Content Filtering via Boundary Nodes

Hi Folks,

We saw a few comments on social media about how content filtering on boundary nodes work, both its design intent and current implementation. There is a bit of information to share, so I think it’s best to not be clever or fancy, but start with the most concrete user experience and grab the bull by the horns.

This (very long) post has three sections:

  1. From a User’s POV
  2. How it works now & How it we think it should eventually work
  3. Specific Lessons from Canister vrnyn-miaaa-aaaao-aaaba-cai

I appreciate everyone’s input and I expect to get questions and feedback, all welcome, of course!


1. From a User’s POV

Some users in the US and Switzerland went to and saw “HTTP 451 response code - Unavailable For Legal Reasons”:

Fig 1.

What exactly happened here? Why does the canister URL show this page? Why does it link to a “Code of Conduct” for boundary nodes? How are boundary nodes different from consensus nodes?

I will use this particular case for informational purposes and then broaden the information:

In simple, user-facing terms:

  1. When a user inputs into the browser, the browser asks its nearest boundary node, “please serve the content from this canister”.

  2. Typically, the boundary node knows “canister vrnyn-miaaa-aaaao-aaaba-cai lives on subnet X, lets serve the content living in subnet X”.

  3. Before the boundary node serves the content to user, the boundary node checks two things:

  4. If the canister in question has any restrictions for geography

  5. Where the user’s request comes from

(Why the BN does this is a very important point we will return to in part #2 below)

  1. In the case of canister vrnyn-miaaa-aaaao-aaaba-cai , the BN saw that this canister had been flagged as one that should not be served to US or Swiss users. So requests from US or Switzerland are served the page in Fig 1. Users who visited the canister outside those locations or who used VPN were served the canister’s UI from the Boundary node.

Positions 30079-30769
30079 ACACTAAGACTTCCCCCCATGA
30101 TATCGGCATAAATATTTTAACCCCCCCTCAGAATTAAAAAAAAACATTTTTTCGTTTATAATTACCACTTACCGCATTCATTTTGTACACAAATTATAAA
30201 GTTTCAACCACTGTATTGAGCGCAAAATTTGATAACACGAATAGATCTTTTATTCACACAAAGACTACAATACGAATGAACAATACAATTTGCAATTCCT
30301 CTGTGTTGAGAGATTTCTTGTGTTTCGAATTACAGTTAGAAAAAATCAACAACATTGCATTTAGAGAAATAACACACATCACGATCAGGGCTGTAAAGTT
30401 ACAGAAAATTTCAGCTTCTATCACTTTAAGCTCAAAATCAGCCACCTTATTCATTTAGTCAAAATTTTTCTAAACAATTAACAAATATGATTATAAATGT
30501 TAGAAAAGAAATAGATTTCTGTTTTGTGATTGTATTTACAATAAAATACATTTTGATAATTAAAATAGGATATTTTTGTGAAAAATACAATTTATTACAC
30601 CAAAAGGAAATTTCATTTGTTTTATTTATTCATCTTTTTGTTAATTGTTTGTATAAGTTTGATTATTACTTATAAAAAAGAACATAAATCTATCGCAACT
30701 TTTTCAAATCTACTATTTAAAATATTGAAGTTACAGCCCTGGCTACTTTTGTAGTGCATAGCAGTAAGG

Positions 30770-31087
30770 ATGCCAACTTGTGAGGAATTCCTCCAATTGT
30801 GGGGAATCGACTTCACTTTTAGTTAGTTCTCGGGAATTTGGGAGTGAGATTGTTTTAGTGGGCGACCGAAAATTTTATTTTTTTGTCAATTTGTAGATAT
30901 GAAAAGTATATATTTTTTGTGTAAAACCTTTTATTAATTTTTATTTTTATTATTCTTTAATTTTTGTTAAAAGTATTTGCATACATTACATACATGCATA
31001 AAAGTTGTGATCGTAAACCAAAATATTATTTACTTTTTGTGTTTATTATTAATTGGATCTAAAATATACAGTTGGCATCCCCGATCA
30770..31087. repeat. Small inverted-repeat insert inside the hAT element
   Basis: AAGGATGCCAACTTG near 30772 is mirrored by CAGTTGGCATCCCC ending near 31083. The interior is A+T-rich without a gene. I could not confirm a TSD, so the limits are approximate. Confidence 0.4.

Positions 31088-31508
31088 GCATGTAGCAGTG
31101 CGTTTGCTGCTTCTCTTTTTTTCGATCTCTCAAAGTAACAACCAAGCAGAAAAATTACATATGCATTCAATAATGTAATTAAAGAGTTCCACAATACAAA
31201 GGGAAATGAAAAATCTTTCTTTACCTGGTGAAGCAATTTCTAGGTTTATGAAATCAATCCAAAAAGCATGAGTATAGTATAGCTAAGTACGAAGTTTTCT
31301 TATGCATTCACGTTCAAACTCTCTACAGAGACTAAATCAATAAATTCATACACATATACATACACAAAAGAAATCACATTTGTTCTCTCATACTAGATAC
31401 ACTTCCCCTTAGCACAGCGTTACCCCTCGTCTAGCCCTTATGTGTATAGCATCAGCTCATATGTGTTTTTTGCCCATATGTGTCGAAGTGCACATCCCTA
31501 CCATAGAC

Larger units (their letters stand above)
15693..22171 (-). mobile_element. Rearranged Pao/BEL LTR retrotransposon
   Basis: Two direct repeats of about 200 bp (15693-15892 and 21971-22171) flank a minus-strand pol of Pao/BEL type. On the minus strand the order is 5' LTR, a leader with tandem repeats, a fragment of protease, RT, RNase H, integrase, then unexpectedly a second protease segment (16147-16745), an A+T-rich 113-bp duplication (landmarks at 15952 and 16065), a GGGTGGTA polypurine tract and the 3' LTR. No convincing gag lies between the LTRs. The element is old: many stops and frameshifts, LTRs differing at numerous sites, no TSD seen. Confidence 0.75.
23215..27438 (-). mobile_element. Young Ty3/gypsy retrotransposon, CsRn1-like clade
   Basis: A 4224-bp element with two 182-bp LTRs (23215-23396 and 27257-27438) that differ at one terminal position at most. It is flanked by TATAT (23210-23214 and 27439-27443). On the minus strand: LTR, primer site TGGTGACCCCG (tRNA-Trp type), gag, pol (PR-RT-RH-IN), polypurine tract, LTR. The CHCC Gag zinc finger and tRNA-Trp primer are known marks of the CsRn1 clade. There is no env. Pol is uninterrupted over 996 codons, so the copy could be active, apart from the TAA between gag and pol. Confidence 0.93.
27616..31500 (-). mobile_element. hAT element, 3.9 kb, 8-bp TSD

2. Slightly more technical…Not only was the BN not serving US and Swiss users the website UI from vrnyn-miaaa-aaaao-aaaba-cai , the BN also did not serve the canister’s API endpoints. This had the consequence that the US-based developer who created the canister could not access their own canister’s cycles (if developer used a VPN or was located elsewhere their experience would be different). Please note that this API denying is being changed for future cases (see question/answer 3.5).


2. How it works now & How it we think it should eventually work

The first thing to note is that this experience is the current state of the world. The current user and developer experience are a mix of:

  1. short term implementations that are knowingly imperfect
  2. long term design needs necessary for the health of the IC.

In short, there is a gap between the long term design and the implementation. Let’s tease those apart.

2.1 What is Content Filtering?

Content Filtering is when a Boundary Node does not serve requests relating to a canister. The canister’s code and state remains on-chain and intact.

Examples of content filtering: